An East York marathoner who won the 2014 Brooklyn Marathon is hoping to come up with a winning formula to help clean up the polluted Don River and its surrounding trails.
“Acres and acres of garbage have been tossed and dumped in the Don,” said Lawrence Warriner, who offers trail-running classes. “It’s destroying the Don.”
Abandoned shopping carts, metal safes, and all sorts of plastic waste are not uncommon sights under the foliage of the single-track trail near Thorncliffe Park Drive.
It’s more than just a “picnic gone bad,” he says.
The garbage is waist-deep and goes on for acres, polluting the Don River as it flows downstream right into the harbour.
That’s what inspired him to create the Don’t Mess with the Don campaign in early April along with concerned residents and other trails users — urging stakeholders to come to a maintainable solution.
He believes cleanup efforts alone won’t solve the problem.
“You can have 1,000 people with 1,000 garbage bags each and you would not clean it all. We’ve got to come up with a management plan,” he said, noting the great work people do to clean up the area has to be matched with a plan to stop household waste and other garbage from making their way to the trails.
“You pull one thing out and you’ve got something a foot below it. It goes down three, four or five feet in some cases, where you’re pulling out all plastics … all crumbling in your hands and become micro plastics and go into the water,” the 54-year-old said.
Looking exasperated as he navigates through the wasteland that this area has seemingly become, Warriner says the travesty is affecting Don Valley’s wildlife occupants — from deer and foxes to birds and beavers.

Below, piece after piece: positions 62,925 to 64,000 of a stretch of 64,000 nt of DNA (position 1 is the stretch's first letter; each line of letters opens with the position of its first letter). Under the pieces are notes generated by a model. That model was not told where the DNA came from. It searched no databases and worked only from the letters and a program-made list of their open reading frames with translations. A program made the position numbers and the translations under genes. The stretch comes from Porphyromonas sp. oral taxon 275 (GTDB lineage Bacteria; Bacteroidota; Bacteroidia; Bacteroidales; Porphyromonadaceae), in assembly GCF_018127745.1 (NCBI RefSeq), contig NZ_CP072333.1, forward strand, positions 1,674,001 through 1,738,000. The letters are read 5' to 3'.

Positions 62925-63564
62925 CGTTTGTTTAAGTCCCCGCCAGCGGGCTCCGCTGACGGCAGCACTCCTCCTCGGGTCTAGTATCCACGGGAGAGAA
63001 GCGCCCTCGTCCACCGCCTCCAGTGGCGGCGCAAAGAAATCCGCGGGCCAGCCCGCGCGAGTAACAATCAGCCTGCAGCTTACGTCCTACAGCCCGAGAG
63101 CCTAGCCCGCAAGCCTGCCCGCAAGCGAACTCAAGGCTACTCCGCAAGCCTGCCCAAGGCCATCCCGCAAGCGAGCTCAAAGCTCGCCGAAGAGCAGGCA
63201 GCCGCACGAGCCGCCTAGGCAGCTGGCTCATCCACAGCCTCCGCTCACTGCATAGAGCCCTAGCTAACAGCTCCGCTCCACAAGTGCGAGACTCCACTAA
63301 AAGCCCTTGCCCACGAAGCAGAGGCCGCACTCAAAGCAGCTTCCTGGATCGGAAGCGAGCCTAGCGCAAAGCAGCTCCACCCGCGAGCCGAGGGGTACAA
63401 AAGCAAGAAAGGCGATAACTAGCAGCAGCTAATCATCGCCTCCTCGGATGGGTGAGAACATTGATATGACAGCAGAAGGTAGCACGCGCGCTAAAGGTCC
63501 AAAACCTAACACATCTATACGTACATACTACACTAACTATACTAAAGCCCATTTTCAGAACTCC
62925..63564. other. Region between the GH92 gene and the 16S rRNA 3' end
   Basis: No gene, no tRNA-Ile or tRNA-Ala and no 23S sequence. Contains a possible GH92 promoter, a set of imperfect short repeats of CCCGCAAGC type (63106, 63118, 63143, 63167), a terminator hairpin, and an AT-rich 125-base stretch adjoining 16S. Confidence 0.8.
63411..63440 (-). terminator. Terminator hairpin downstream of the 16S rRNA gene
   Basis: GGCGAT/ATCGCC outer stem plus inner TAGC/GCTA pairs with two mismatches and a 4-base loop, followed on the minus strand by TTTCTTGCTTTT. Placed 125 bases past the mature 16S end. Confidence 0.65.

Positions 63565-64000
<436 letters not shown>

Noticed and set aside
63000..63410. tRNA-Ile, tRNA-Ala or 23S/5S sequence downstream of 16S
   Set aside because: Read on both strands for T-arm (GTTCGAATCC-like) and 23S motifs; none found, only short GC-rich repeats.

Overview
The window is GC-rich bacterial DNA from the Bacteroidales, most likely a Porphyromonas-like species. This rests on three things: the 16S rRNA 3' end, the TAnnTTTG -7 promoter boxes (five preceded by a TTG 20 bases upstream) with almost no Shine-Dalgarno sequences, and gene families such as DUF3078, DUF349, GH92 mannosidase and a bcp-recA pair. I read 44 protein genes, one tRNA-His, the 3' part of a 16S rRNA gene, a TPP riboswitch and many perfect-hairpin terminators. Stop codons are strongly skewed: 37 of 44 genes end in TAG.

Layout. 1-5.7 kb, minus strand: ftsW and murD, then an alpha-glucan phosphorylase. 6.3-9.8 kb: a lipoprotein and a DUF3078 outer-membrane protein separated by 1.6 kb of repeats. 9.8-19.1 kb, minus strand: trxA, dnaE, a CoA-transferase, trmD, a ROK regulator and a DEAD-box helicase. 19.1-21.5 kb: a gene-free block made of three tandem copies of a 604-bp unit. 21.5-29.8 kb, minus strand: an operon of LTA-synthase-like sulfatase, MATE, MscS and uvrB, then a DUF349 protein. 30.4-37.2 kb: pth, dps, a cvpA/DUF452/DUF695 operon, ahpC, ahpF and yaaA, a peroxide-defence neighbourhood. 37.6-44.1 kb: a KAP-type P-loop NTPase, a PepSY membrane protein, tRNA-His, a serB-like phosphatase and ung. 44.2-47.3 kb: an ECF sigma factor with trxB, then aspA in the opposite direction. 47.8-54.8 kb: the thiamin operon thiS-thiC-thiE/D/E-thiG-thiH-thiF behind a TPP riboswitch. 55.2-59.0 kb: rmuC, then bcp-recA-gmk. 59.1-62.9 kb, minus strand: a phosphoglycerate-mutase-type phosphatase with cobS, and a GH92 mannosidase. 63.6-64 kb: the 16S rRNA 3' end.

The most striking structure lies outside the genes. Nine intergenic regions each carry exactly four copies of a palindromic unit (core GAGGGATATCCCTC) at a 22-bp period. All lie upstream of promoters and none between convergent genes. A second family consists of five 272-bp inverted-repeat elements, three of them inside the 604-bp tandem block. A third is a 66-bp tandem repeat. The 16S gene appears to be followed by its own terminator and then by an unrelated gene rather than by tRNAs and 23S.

“You see deer walking here eating the garbage,” he said.
The group has created the interactive map below to identify “hot spots” in the trail system, where the waste problems are considered to be some of the most concerning.
City councillor Janet Davis echoes the concerns.
“We continually have challenges with garbage that gets into the ravines. And there are some areas that are particularly bad,” she said, adding that there should be outreach to property owners of the large apartment buildings that flank the ravines — examining the capacity of their garbage areas to determine whether they add to the problem.
There should be more public education and co-operation from everyone “who is contributing to the situation,” as well as some enforcement, Davis says.
Warriner notes that in addition to Davis, other city councillors in the area, such as Coun. Jon Burnside, Coun. Mary Fragedakis and Coun. Paula Fletcher, are supportive of the initiative and they plan to meet soon to discuss the issue.
The group has also created a petition on Change.org to push for a “restorative plan” and funding from the city to fix the widespread dumping of waste to the trails. Close to 2,000 Torontonians have signed the petition so far.
“A lot of people don’t know this garbage is here. And when they find out they go, ‘I can’t believe a part of Toronto looks like this,’” Warriner said.
“We have to treat it better … we can do better.”